Moonlight Review

After last year’s racial issues at the Oscars, 2017 provides the ideal conditions for Barry Jenkins’ sophomore film to thrive in. Nominated for 8 Oscars, the film has received much critical acclaim since its release, and this is not due to chance or charity. What is perhaps most rewarding about the film’s success to date is not that it highlights the incredible talent of all actors and crew involved, or that it deals with an extremely important social issue, but that evidently, it is a breed of the new Oscar-winning films that is credited as much for its skill behind the lens as it is in front of it.


While thematically, Moonlight deals with important issues such as depictions of masculinity and homosexuality, these issues are covered and dealt with in a relatively unconventional manner. It is essentially a film that revolves around human relationships and interactions, and whereas the Oscar-worthy themes are extremely relevant, the film has much more to offer on a secondary level. Character development is at the forefront of the films priorities and in many regards, it is a work of visual art, which does not rely entirely on the storyline to drive the film forward. Instead, camerawork, clean and stylish editing and pitch-perfect sound mixing are used to enable the film to flow forward in a steady ebb of well executed scenes.


The story unfolds in three chapters, telling the tale of a young boy’s childhood, teenage adolescence and early adulthood. During these first two sections of the film in particular, we are shown some of the struggles faced by a young black male coming to terms with his homosexuality. The manner in which this difficult childhood is depicted is both stylistically and visually pleasing. Each shot is calculated and measured to capture the essence of a troubled youth in lower-class Miami. The film is minimalistic in the sense that no unnecessary music or dialogue is included, a trait that also helps to highlight the isolation faced by Chiron, our young protagonist.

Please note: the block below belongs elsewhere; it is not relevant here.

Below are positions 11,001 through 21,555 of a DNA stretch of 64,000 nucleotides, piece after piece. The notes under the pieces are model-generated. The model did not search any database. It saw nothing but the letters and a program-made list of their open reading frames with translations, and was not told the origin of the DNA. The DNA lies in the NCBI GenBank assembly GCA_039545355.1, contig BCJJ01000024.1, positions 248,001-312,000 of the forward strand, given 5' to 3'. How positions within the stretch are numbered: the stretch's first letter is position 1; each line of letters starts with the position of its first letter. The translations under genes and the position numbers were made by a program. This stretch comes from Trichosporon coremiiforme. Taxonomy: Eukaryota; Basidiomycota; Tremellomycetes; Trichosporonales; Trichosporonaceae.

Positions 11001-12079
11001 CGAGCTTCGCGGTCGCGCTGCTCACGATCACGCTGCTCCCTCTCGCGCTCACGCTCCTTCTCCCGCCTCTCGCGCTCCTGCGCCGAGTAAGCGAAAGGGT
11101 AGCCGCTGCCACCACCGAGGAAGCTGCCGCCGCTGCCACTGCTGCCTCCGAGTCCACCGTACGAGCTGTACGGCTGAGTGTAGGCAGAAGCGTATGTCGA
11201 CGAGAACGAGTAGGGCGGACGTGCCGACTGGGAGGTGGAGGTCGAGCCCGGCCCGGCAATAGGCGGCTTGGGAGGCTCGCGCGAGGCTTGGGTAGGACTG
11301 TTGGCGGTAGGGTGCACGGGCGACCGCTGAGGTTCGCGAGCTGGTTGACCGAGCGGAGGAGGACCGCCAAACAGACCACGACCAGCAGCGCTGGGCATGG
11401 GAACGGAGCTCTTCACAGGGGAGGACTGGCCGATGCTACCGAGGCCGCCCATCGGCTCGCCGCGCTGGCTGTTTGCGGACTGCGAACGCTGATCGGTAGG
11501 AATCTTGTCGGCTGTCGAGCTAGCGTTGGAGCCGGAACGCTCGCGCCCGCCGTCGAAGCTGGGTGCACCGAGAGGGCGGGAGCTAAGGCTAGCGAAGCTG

Credit must also be given to the strong performances provided by the predominantly black cast; the two Oscar nominees, Mahershala Ali and Naomie Harris are excellent, particularly Harris who features for longer and executes some haunting scenes while playing Chiron’s crack addicted mother. Ali plays a local drug dealer that acts as a father-like figure for Chiron in the film’s opening section and provides a mesmerizing performance, however his presence is relatively short lived and more time behind the lens would have been very welcome in this case.


The films third and closing section is perhaps its weakest. It jumps forward to Chiron’s early adult life, and while it makes some interesting points in relation to the question and masking of identity, the lack of dialogue, for the first time is missed. While powerful scenes do unfold, notable those featuring his mother (Harris) and Kevin (André Holland), Chiron (now played by Trevante Rhodes) has chosen to replicate the life of father-figure, and plays the surprisingly uneventful role of a drug dealer. While the symbolism is undoubtedly important, it is the first time in the film where fashionable cinematic techniques fail to drive it forward in a steady flow.


Nonetheless, Moonlight is an impressive feature which plays by its own rules. It deals with necessary social issues that should be brought to the attention of the mainstream, and it does so on its own terms and without the usual major name drops. Instead, solid performances, stylish and clean editing, immaculate sound mixing and no doubt award-winning cinematography combine to make an incredibly ambitious second feature for Jenkins, one that, for the most part, perfects the fundamental techniques of good cinema making. James Holohan




Director: Barry Jenkins


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